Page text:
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Etched in stone above the front door of the high school in my little hometown, located a stone’s throw from the Montana and Canadian border, is the following quote: Knowledge is Power. That phrase is hard to dispute and one that really used to impress me until I realized there’s something much more impressive than knowledge. It’s called wisdom. Why? That’s because, if knowledge is regular TV, wisdom is HDTV. In other words, it’s a whole different dimension.
If you ranched near the Badlands of North Dakota, north of Sentinel Butte back in the 1920s, and your wife took off with another cowboy and left you with three young kids, what would you do? If you were Jess Buell, you’d ship one boy off to an orphanage in Fargo and the other two to a New England boarding school. Then you’d take off yourself.
One never knows where they might learn the shocking truth. That’s what makes life interesting. Allow me to elaborate. It has long been my theory that ancient civilizations might have been more intelligent than ours in a variety of areas. For example, we consider ourselves to be medically superior because we can transplant hearts and create drugs that’ll reduce cholesterol. Centuries ago, they didn’t need to transplant hearts or reduce cholesterol because they didn’t eat the same processed goo that we do. So who is more intelligent?
Is it possible to be the vice president of the United States and not be well known? Apparently it is and I have a case in point. But first let me ask you this; who was Abraham Lincoln’s first vice president? In case you don’t know, which I’m sure you don’t, it was Hannibal Hamlin.
Do you know what the dominant word of the day is? It’s “conjecture.” Mr. Dictionary says that conjecture is an opinion or conclusion formed on the basis of incomplete information. Sounds reckless and dangerous, doesn’t it? It might be dangerous, but whatever the case, we are letting it rule our lives.
A hat is a hat and a cap is a cap. There is a difference isn’t there? Then why do so many people call a cap a hat? Do they also call a cup a glass? “Wait a minute, I have to go get my hat,” someone said to me just the other day and then came back out of the house wearing a cap. “That’s not a hat,” I said. “Yes it is,” they said.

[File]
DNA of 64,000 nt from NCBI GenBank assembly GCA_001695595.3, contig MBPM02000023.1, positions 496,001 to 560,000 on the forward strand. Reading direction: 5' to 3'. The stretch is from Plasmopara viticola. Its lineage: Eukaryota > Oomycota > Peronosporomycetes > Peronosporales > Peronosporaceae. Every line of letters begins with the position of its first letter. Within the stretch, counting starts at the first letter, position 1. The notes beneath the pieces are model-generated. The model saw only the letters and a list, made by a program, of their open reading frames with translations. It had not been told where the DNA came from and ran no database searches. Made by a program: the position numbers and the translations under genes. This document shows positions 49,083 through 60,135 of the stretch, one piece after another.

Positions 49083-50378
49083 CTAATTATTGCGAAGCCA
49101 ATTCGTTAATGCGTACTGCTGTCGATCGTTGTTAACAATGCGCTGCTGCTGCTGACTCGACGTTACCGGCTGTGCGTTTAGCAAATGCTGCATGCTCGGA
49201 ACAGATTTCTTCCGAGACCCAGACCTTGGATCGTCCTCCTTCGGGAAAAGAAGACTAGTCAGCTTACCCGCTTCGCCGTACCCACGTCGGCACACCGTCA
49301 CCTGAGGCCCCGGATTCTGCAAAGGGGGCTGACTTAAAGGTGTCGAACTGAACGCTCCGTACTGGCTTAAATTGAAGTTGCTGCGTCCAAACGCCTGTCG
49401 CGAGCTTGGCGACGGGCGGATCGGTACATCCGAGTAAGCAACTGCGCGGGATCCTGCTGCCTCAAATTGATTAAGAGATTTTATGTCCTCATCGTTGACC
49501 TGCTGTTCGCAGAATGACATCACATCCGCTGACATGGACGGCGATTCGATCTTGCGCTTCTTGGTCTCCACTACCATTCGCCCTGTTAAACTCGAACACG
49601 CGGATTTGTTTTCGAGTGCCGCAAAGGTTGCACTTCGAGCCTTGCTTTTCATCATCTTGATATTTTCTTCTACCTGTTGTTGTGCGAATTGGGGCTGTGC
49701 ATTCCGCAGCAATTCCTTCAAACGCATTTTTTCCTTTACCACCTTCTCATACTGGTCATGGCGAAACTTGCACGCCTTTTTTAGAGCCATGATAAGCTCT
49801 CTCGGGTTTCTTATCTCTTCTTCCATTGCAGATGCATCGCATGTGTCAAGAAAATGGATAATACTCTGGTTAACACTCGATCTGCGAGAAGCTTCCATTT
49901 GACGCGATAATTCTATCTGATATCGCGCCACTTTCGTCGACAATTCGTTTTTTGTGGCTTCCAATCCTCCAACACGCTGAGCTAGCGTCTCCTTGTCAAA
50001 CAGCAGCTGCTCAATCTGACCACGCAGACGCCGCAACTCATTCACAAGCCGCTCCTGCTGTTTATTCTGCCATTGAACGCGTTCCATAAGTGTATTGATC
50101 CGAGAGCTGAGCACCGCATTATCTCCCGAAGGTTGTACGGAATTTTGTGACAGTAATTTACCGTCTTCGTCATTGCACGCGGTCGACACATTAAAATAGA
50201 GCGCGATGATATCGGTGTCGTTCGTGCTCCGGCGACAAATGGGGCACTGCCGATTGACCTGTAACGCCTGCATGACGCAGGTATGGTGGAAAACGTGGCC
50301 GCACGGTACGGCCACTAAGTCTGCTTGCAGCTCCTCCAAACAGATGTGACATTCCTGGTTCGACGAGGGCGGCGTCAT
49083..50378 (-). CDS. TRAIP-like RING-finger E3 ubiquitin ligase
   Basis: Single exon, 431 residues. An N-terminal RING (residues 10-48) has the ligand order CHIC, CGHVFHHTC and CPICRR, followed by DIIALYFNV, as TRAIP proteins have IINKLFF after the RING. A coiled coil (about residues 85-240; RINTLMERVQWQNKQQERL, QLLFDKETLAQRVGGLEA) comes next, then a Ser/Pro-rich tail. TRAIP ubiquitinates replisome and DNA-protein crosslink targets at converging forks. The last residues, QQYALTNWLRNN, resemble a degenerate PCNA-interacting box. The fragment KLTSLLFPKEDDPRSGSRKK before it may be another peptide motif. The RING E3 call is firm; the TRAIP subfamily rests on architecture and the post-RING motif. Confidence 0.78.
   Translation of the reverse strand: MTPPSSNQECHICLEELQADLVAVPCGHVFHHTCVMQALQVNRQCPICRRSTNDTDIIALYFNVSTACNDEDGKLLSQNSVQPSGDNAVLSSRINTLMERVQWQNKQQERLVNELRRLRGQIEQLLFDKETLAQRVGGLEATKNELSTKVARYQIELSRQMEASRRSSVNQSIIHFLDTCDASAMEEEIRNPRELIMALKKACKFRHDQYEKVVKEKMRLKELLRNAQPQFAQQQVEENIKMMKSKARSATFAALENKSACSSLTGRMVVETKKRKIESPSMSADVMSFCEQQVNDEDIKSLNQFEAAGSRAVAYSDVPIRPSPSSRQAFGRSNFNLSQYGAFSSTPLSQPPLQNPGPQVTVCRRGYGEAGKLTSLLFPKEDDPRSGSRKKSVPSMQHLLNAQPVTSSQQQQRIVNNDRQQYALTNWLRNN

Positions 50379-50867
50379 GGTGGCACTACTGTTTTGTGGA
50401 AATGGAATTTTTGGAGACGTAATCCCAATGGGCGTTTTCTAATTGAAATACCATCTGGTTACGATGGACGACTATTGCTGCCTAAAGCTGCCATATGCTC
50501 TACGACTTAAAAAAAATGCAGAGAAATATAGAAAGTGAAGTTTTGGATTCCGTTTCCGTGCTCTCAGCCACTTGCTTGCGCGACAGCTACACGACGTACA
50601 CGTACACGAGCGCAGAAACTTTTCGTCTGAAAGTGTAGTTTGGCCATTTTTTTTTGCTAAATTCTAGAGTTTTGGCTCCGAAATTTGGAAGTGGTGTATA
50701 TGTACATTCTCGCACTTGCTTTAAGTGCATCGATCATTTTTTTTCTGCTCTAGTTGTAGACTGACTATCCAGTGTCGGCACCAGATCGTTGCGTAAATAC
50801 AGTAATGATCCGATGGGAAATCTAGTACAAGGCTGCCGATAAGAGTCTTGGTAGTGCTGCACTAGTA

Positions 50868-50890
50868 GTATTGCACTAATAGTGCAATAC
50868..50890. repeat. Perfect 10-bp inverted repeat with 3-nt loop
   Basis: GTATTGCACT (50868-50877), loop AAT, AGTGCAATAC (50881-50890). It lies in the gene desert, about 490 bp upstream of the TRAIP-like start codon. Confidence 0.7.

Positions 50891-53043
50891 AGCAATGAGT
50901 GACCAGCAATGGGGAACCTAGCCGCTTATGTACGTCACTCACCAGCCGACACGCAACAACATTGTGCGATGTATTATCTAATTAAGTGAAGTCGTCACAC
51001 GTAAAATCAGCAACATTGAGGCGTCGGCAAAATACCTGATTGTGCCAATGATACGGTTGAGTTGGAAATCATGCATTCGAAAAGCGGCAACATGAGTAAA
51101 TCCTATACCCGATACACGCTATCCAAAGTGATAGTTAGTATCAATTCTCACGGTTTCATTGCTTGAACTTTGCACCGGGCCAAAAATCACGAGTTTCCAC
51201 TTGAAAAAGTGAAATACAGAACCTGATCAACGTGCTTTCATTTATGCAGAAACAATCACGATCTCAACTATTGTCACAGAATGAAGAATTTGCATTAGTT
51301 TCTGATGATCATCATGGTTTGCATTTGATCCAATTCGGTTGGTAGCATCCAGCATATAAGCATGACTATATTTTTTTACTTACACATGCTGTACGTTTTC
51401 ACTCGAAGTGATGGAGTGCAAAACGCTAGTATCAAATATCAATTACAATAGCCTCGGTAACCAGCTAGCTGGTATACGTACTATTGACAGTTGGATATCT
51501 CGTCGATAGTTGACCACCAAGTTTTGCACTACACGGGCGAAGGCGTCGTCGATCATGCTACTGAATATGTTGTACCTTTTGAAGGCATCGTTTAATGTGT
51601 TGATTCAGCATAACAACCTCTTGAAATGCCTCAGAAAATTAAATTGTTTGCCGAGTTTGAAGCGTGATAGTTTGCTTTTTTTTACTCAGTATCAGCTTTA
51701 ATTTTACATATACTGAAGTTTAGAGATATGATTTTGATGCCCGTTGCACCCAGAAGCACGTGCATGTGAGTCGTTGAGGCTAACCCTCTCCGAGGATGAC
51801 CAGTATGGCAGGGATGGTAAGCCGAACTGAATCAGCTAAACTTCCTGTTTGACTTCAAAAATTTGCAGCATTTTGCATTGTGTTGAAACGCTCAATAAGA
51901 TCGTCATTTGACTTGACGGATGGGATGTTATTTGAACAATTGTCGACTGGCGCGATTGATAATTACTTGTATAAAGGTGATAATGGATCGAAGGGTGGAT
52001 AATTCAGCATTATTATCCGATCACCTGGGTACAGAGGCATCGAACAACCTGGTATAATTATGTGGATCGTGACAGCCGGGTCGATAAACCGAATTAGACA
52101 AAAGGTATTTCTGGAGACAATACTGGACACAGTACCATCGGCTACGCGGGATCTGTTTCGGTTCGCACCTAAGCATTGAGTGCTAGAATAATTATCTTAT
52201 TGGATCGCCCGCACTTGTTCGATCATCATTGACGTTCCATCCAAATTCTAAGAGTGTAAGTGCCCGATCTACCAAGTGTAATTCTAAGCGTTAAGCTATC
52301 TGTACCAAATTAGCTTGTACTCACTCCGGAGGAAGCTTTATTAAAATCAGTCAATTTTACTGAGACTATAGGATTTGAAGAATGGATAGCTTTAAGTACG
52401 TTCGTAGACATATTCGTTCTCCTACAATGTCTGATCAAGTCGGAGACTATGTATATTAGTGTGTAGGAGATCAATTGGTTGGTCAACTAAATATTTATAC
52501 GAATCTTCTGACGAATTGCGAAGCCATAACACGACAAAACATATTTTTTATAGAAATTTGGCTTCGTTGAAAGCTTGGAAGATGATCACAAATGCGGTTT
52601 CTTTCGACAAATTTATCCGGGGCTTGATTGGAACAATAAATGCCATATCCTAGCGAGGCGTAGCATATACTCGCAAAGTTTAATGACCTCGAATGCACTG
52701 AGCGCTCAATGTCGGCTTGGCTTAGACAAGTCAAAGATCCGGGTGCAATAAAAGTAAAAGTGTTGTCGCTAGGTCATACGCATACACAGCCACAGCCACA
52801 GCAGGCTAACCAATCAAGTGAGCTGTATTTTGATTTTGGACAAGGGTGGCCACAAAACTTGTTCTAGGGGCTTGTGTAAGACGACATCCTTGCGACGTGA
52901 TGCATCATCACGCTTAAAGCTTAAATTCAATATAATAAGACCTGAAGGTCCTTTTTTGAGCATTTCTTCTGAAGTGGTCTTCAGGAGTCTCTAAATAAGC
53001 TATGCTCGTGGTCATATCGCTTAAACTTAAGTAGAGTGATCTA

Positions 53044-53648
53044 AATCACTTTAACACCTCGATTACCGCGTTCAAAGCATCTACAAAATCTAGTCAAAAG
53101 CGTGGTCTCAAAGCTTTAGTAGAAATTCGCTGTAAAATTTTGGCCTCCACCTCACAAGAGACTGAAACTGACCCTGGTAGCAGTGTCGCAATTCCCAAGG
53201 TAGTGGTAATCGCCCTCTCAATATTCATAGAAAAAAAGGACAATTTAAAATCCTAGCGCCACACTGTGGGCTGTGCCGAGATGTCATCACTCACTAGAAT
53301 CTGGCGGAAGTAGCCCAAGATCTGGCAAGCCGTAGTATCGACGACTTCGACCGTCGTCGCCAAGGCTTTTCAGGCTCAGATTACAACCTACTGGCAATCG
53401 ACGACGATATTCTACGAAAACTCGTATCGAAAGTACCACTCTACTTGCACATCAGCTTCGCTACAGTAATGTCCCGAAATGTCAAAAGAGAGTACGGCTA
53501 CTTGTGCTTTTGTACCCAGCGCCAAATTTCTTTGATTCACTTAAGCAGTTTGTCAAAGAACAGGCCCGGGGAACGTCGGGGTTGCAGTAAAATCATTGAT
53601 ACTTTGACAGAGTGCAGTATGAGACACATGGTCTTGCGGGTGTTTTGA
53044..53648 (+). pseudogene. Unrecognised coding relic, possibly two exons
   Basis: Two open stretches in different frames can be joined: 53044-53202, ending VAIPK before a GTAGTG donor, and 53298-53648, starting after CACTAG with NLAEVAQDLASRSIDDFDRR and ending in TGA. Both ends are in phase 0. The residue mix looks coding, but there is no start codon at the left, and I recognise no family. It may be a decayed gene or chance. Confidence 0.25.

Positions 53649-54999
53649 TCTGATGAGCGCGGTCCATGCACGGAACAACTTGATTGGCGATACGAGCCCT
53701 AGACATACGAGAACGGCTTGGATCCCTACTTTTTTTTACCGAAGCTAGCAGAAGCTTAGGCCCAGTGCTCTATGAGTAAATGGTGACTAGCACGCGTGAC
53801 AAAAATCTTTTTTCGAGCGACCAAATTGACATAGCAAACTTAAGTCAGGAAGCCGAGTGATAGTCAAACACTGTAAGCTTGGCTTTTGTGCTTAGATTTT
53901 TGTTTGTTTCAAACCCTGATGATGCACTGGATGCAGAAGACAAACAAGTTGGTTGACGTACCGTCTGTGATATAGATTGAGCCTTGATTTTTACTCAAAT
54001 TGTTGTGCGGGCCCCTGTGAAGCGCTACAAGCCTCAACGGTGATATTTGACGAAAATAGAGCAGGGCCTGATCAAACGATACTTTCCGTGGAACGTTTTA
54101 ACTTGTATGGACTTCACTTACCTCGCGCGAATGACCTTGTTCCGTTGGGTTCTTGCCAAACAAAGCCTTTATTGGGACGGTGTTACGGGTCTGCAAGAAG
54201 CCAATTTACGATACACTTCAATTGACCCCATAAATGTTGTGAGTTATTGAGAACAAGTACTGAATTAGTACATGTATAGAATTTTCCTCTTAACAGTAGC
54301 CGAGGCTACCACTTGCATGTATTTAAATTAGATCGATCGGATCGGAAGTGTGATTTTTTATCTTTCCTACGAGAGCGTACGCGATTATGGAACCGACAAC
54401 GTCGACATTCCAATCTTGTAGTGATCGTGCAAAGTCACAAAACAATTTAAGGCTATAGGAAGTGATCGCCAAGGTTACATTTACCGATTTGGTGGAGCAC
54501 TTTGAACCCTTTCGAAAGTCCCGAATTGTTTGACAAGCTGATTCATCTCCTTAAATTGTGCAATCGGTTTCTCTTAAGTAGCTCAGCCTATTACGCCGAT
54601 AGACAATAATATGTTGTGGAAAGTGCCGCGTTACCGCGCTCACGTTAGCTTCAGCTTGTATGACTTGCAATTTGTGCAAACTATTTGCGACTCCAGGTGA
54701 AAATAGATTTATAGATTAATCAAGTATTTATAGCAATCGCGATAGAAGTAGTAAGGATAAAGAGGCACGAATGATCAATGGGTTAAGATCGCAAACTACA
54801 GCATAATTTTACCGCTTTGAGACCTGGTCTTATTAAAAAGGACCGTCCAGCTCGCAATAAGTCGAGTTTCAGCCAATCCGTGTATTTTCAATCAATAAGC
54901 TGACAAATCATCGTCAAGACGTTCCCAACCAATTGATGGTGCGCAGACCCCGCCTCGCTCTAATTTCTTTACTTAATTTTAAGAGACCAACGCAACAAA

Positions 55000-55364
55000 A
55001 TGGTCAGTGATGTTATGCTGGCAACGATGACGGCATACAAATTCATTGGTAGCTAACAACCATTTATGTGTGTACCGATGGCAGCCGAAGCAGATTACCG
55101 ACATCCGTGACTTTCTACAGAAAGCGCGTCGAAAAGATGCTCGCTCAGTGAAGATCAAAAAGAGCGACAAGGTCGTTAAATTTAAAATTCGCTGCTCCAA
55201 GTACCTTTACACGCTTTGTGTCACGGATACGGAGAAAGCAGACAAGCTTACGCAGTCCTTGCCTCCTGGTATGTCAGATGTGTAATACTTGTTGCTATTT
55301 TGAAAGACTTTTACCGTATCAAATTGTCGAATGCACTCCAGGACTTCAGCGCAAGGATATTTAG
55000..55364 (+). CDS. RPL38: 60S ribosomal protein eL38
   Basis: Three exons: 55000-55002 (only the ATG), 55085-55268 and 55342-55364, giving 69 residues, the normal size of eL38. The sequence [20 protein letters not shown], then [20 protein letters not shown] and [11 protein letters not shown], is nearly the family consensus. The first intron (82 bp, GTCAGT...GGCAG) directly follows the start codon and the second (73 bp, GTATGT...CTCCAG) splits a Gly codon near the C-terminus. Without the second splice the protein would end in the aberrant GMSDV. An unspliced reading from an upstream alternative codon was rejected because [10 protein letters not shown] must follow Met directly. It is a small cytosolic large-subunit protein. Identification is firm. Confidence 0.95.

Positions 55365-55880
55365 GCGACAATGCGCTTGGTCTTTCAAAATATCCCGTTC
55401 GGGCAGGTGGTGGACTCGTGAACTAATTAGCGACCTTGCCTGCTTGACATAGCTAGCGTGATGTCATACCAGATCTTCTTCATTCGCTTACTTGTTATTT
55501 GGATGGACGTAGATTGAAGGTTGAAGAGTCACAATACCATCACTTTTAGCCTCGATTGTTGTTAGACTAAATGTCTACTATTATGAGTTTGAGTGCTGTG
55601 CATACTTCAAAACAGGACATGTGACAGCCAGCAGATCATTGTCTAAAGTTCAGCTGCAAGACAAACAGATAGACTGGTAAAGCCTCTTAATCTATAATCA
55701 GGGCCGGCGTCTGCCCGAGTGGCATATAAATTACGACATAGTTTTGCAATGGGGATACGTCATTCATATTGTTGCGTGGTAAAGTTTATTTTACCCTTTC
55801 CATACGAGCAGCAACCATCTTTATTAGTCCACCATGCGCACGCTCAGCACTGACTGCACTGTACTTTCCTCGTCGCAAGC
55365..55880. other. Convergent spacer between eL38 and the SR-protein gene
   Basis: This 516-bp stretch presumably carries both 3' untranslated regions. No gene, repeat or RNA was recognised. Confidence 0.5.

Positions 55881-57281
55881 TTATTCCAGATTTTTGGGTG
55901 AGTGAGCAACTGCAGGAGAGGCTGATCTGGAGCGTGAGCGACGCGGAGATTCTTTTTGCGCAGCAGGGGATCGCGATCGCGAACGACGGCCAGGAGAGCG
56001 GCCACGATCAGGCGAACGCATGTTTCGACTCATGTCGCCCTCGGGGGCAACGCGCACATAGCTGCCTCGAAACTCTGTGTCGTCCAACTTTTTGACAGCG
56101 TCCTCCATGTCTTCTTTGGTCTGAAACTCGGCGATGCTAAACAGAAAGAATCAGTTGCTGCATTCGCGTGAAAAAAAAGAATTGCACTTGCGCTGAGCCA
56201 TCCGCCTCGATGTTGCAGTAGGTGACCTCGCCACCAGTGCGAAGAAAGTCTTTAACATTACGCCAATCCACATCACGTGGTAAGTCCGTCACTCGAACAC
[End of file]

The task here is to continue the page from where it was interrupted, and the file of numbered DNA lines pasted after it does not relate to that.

Do you know how much gold there is in the world? There is 170 metric tons. What does that mean? It means that if you melted all of the gold that has ever been mined in the world and poured it onto the playing area of a football field, sideline to sideline and end zone to end zone, it’d rise to 5.4 feet high. Why is that important? Because we might need to return to the old “gold standard.” That is, unless you want to continue with our current economic roller coaster ride.
If you’re a history buff, you probably think you know everything there is to know about World War II. Well. guess again. My dad was drafted into the U.S. Army Air Corps in 1941 and after basic training in Minnesota and San Antonio, Texas, he was shipped to a place outside of London to prepare for D-Day. Afterward, he ended up in France, Belgium and Germany.
Let me tell you a little secret. Nobody ever gets old. Yes it’s true that people age, at least on the outside. But on the inside, they never get old, simply because that same child that was in there from the beginning will always be there, inside of you. Tell me it’s not true.
For some reason, I suddenly know a lot of people with cancer. That’s not good. Maybe it’s because I am getting older. Or maybe it’s because cancer incidence rates in North Dakota are getting higher. According to the National Cancer Institute, 590,000 people will die of cancer in America this year. That’s about eight average NFL football stadiums full of people. Plus, the NCI says that 40 percent of us will be diagnosed with cancer at some point in our lifetime. That’s almost half.